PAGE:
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J Clin Endocrinol Metab. 1990 Aug;71(2):497-504.

Suramin in adrenal cancer: modulation of steroid hormone production, cytotoxicity in vitro, and clinical antitumor effect.

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Medicine Branch, National Cancer Institute, National Institutes of Health, Bethesda, Maryland 20892.


Suramin, a drug known to have antiparasitic effects, has been previously shown to have adrenocorticolytic activity in primates. We now confirm preferential accumulation of this compound in the normal adrenal gland, evaluate its in vitro effect against two human adrenocortical carcinoma cell lines (SW-13 and NCI-H295), and report the clinical activity of suramin in 17 patients with metastatic adrenocortical carcinoma. Inhibition of colony formation occurred in both adrenal cell lines in vitro at concentrations that are clinically achievable in humans. In addition, suramin concentrations as low as 100 micrograms/mL were able to inhibit glucocorticoid, mineralocorticoid, and androgen production by the NCI-H295 cell line. Of 16 patients with adrenocortical carcinoma now evaluable for tumor response, 2 achieved a partial response, 2 had a minor response, and 5 remained with stable disease for periods ranging from 3-10 months; the remainder progressed. One of 7 patients with excessive steroid hormone production achieved a partial normalization of her steroid levels for the duration of suramin therapy in the setting of radiographic disease stabilization. An additional patient treated off-study for lack of radiographically measurable disease, achieved complete normalization of plasma aldosterone levels. We conclude that suramin preferentially accumulates in adrenal cells, induces cytotoxicity and significant down-regulation of steroid hormone production in vitro, and has some therapeutic efficacy as a single agent in patients with metastatic adrenocortical carcinoma.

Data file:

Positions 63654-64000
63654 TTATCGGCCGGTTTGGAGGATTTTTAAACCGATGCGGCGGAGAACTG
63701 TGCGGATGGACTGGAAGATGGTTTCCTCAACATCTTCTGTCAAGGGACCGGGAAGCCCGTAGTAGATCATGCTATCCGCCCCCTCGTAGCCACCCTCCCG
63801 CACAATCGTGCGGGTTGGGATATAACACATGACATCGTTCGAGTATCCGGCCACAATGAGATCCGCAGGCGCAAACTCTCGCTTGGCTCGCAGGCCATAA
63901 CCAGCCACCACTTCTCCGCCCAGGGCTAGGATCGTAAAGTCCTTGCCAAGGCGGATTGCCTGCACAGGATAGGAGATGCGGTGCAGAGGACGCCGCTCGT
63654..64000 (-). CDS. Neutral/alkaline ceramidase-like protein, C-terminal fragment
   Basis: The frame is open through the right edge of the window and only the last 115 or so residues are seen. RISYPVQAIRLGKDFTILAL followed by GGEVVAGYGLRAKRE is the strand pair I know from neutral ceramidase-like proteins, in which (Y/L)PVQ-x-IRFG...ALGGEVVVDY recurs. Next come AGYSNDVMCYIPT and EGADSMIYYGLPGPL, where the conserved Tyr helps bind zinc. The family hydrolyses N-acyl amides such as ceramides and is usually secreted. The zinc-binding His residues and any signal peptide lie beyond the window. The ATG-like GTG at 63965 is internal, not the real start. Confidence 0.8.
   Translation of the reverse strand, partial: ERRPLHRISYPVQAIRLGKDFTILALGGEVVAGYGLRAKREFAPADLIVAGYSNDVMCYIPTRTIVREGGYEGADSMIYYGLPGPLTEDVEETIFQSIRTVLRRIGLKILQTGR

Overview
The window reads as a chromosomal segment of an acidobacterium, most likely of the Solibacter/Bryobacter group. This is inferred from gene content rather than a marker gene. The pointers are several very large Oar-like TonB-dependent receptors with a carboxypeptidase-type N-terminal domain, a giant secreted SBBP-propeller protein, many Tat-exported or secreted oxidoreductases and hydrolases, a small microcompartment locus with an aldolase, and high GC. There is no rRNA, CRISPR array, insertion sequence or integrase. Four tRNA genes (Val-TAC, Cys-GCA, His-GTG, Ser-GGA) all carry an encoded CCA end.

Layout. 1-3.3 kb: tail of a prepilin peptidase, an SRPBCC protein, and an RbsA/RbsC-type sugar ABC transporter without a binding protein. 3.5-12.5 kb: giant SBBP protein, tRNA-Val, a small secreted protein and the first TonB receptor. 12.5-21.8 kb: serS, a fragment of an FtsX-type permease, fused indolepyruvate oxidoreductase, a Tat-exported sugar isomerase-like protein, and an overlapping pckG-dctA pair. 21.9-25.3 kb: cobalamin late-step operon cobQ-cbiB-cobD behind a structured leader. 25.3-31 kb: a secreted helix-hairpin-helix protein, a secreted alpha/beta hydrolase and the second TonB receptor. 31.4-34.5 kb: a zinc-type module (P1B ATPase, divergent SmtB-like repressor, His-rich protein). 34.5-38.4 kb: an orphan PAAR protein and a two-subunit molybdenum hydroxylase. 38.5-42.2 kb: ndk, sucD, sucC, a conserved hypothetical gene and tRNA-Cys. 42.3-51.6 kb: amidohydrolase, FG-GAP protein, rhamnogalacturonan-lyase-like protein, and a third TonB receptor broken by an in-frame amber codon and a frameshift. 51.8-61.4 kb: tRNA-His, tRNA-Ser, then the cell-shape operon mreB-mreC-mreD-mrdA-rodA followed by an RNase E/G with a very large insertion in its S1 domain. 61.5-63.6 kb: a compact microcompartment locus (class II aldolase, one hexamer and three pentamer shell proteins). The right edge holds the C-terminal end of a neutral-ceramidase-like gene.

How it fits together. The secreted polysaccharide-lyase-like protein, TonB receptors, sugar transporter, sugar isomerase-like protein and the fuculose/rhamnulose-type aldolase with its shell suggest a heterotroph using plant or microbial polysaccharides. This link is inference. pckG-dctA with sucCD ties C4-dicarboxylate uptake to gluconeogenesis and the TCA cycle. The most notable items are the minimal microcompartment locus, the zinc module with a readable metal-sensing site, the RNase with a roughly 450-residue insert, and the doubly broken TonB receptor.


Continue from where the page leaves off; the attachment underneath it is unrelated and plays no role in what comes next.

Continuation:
[Indexed for MEDLINE]

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